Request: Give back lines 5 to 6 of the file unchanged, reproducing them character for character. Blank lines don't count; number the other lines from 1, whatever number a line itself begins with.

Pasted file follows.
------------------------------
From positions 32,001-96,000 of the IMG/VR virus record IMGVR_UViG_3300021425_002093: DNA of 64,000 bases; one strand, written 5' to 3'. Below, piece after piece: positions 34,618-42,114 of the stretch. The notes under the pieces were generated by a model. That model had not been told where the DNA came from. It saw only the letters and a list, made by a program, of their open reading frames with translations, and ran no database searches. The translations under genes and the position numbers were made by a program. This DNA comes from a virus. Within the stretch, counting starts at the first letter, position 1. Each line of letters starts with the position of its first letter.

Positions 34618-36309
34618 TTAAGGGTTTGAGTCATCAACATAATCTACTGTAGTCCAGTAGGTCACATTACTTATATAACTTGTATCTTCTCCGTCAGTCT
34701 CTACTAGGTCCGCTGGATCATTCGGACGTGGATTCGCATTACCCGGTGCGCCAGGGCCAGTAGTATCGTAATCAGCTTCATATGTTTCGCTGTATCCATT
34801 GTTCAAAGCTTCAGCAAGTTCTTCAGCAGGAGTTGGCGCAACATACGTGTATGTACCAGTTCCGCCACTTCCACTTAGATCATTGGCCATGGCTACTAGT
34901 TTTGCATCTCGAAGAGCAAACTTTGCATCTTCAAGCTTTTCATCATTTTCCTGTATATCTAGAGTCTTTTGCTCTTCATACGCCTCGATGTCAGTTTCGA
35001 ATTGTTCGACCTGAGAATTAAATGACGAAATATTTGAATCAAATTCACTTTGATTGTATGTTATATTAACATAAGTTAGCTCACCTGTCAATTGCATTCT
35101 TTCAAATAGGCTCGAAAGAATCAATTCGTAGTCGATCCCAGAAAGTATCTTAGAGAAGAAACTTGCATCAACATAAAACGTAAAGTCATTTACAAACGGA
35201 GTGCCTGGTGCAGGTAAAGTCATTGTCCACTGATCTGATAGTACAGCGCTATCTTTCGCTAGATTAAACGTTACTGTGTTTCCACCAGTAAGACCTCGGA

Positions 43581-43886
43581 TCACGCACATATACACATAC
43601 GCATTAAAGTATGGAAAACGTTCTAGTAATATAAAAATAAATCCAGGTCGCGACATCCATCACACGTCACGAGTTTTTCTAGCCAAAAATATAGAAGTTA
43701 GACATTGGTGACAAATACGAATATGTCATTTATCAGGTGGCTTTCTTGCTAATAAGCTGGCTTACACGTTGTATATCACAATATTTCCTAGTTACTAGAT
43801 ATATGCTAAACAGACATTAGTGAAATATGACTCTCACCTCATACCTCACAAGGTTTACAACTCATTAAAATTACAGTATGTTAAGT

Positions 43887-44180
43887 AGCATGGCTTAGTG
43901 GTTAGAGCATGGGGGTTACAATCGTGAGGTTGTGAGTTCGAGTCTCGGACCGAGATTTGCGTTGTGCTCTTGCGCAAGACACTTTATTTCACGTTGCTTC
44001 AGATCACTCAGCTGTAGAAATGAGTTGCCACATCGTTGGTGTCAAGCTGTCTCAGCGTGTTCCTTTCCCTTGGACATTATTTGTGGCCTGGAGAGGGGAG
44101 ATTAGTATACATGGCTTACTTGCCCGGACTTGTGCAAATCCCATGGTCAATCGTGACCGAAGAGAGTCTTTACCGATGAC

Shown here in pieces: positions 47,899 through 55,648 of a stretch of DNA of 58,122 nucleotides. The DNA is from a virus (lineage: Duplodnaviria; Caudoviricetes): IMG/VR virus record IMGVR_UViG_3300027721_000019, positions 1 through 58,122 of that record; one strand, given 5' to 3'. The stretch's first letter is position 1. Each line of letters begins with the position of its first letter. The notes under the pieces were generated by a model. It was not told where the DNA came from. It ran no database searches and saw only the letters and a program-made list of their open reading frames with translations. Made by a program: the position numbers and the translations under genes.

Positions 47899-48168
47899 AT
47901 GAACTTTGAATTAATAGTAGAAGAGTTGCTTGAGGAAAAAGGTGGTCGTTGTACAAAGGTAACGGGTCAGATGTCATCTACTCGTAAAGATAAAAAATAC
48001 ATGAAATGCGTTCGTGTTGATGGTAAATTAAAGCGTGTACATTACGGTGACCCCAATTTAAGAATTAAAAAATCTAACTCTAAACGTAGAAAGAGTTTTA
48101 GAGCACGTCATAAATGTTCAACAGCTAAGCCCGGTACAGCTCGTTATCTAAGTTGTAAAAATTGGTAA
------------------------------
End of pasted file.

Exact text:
34801 GTTCAAAGCTTCAGCAAGTTCTTCAGCAGGAGTTGGCGCAACATACGTGTATGTACCAGTTCCGCCACTTCCACTTAGATCATTGGCCATGGCTACTAGT
34901 TTTGCATCTCGAAGAGCAAACTTTGCATCTTCAAGCTTTTCATCATTTTCCTGTATATCTAGAGTCTTTTGCTCTTCATACGCCTCGATGTCAGTTTCGA